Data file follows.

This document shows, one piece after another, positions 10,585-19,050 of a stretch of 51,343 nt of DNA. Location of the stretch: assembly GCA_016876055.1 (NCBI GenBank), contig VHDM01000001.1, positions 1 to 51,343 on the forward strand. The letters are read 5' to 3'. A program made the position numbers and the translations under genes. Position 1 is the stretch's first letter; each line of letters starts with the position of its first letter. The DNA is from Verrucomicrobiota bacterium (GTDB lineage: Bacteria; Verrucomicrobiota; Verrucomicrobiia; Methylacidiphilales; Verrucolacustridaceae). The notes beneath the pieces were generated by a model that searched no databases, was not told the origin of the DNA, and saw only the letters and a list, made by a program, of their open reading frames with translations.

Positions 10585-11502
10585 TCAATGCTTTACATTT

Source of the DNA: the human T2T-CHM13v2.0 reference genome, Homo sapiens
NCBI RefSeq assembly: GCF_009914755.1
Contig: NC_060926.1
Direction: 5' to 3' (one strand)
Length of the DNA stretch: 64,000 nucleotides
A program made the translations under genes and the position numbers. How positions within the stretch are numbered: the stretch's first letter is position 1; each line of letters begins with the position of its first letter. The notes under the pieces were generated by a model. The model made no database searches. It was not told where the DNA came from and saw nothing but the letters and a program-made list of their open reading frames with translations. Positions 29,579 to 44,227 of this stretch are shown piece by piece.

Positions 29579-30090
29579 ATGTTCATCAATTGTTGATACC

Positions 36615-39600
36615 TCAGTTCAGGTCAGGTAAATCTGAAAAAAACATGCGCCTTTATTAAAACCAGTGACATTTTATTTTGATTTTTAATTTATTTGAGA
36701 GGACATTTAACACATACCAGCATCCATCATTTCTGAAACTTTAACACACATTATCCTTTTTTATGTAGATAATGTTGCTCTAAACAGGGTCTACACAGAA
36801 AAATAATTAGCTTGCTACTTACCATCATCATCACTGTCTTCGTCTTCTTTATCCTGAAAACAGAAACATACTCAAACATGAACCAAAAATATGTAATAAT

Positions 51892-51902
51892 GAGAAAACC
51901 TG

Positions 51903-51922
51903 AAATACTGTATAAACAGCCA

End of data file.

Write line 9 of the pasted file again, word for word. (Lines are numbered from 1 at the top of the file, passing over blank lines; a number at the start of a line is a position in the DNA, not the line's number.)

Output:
A program made the translations under genes and the position numbers. How positions within the stretch are numbered: the stretch's first letter is position 1; each line of letters begins with the position of its first letter. The notes under the pieces were generated by a model. The model made no database searches. It was not told where the DNA came from and saw nothing but the letters and a program-made list of their open reading frames with translations. Positions 29,579 to 44,227 of this stretch are shown piece by piece.